For August, I'm kicking off the month with kick-ass woman and advocate, Ashley Solomon. Enjoy!
Dr. Ashley Solomon is a psychologist who specializes in working with people with eating and body image issues. She writes a blog called Nourishing the Soul where she offers thoughts on our relationships with food and body, self-improvement, and recovery. She likes to tweet, facebook, and sometimes even engage in real-life conversation. She lives in Chicago, IL and enjoys witty books, stationery stores, and dark chocolate.
1) What made you so passionate about body image?
Like many of us who have grown up in the culture of MTV and beauty pageants and Weight Watchers, I was acutely aware of my own body from an early age. I spent hours of time with my mind wrapped up in my physical body, and unfortunately much of that time was spent in an awareness that was laced with feelings of shame. Meanwhile, I was also absolutely fascinated by human nature, the brain, and how people related to one another. And I was raised by a mother who instilled in me a unwavering belief in the strength of women. So this perfect storm of my own emotional intelligence, body image issues, feminism, and passion for psychology led me to wanting to understand body image as best as I possibly could. I wanted to understand why our feelings about our bodies played such an enormous role in the ways that we relate to ourselves and others. I wanted to understand how our physical and spiritual and emotional and cultural selves intersected and it occurred to me that all of this is encapsulated in body image. And I wanted to help others heal their relationships with their bodies. I’ve learned that these goals are big ones since beginning this work, but I’m okay with that!
2) What is your biggest dream for all women?
Oh, wow! Where to begin… My dream for women is that they learn to approach themselves with not just the same compassion that they show others, but more compassion. What I’ve learned is that we as women must both be connected to a greater community and be our own independent selves. Developing compassion for ourselves allows us to do both – stand strong and alone when necessary and to connect in real and genuine ways when we can. I also dream that women are able to come together in ways big and small to promote social change. It’s frustrating to see how women can sometimes become each other’s enemies rather than allies. We need a collective voice to ensure things like the ending of maltreatment, equal opportunities, and even a healthier environment. And I dream that women will one day be able to throw out their scales and the need to measure self-worth by a number. And it would be great if we could all meet Oprah, too. I think that’s it.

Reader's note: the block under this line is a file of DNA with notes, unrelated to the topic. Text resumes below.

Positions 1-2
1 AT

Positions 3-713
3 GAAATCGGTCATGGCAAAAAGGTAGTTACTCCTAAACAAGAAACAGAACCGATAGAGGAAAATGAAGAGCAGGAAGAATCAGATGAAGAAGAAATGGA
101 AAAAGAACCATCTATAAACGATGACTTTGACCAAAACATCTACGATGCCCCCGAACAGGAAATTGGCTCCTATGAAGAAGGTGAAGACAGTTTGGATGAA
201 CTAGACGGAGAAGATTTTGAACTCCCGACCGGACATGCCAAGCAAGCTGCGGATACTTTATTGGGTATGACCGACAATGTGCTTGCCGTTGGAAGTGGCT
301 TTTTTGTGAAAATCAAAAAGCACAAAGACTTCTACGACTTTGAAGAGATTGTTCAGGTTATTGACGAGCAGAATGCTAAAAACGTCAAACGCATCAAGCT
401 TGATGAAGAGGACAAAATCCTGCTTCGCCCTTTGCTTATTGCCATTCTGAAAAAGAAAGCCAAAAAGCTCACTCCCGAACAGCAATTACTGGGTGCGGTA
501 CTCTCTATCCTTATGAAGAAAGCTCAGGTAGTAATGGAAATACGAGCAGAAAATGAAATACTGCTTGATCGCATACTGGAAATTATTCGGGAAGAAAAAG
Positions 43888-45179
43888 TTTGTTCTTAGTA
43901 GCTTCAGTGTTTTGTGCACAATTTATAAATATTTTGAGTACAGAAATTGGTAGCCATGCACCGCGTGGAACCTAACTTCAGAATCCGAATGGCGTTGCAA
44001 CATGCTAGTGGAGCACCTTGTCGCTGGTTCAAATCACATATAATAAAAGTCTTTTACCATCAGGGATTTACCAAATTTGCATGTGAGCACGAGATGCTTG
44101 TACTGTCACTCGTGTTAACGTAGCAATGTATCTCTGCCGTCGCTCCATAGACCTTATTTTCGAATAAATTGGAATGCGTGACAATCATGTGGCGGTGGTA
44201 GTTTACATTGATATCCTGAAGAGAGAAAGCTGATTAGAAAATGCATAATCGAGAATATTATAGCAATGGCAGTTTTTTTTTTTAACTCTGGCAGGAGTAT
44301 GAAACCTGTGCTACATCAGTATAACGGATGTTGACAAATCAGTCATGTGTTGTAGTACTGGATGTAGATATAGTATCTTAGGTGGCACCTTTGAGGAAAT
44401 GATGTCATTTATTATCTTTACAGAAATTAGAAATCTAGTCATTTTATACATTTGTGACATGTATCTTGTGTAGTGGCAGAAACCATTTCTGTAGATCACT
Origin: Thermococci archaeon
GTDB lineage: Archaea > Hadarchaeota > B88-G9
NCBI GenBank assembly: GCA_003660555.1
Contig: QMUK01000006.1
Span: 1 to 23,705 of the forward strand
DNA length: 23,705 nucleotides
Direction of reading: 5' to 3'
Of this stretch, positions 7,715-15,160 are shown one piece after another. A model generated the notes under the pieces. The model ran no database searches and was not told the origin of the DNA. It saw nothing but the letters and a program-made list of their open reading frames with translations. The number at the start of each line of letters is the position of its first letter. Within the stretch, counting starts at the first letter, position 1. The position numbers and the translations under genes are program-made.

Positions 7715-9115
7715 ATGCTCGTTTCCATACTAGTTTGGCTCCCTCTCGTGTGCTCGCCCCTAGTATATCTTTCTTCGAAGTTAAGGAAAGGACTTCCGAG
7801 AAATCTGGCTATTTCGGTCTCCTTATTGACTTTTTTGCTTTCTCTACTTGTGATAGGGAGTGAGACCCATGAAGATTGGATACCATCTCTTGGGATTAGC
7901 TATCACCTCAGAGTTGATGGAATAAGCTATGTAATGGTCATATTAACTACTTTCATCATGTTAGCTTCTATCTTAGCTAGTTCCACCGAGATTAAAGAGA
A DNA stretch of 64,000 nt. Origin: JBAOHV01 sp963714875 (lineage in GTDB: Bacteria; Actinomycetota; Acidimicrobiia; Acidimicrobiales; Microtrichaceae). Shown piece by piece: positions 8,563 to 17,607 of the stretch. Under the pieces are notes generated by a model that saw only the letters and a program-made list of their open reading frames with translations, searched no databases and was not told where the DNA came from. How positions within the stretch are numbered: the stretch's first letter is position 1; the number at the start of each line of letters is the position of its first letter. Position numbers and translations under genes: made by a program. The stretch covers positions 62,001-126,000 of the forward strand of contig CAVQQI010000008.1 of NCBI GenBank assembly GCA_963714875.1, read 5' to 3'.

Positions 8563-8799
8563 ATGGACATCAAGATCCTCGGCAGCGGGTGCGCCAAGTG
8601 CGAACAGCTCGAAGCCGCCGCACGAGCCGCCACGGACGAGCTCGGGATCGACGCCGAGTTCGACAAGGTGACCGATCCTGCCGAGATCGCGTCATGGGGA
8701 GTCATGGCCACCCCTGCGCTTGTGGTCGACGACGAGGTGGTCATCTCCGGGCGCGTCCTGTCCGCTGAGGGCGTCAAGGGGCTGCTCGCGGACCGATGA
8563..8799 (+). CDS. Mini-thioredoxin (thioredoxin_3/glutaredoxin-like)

3) What have you overcome in your own life?
I’ve of course had my fair share of trials and tribulations – illnesses, family discord, heartache, professional disappointments, and more. But what I have worked hardest in general to overcome is my own need for order and control in my life. I’ve spent a lot of time and energy trying to predict the future, to do the exact right thing, to avoid things that are messy and chaotic. But I’ve realized life isn’t about all that. It’s about wading into the muck and tolerating uncertainty. I’ve gotten much better, but it’s still something I work on every single day.
4) What does your future look like?
What I’ve found is that every time I try to answer that question for myself, I get totally lost in it. I tend to be extremely goal and future-oriented, which serves me well at times professionally (like getting through graduate school!), but at other times really ties me down. So I’ve been working on letting go of knowing what the future will hold and being comfortable trusting that it will be bright. I think I’ve spent a good deal of my life trying to ensure that I’ll be happy, when that’s really not the goal. I’m sure that the future will hold lots of pain and discomfort (as life tends to do), but I just hope I can approach whatever comes my way with willingness. But to give at least one specific answer, one thing I hope my future holds is writing a book. That’s been my dream since I was a child. I just have to come up with an idea!
5) What are 3-5 things women can do to love their bodies a little more every day?
I think it’s so important to reconnect with our bodies in ways that make us feel powerful, connected, and strong. We need to engage in exercise and movement that makes us feel excited and joyful.
I think setting boundaries about our bodies is important in establishing a sense of ownership and strength for ourselves, and for helping to create a more respectful culture. I think that we need to let others know when we’re not comfortable with comments made about our own or others’ bodies. Some people call this “fat talk,” but whatever you call it, if it makes you cringe, you should speak up.
Recognize that body shape and weight will naturally vary through the life cycle and even week to week. Being glued to the mirror and the scale takes us away from the things that are most important to us – our relationships and the things that we actually enjoy doing!
Finally, it’s so important to recognize that you will at times have negative thoughts about your body. We’re not superwomen! Developing positive body image doesn’t mean feel one-hundred percent confident at all times. It means learning to accept that our minds will sometimes play games with us and going about living our lives anyway.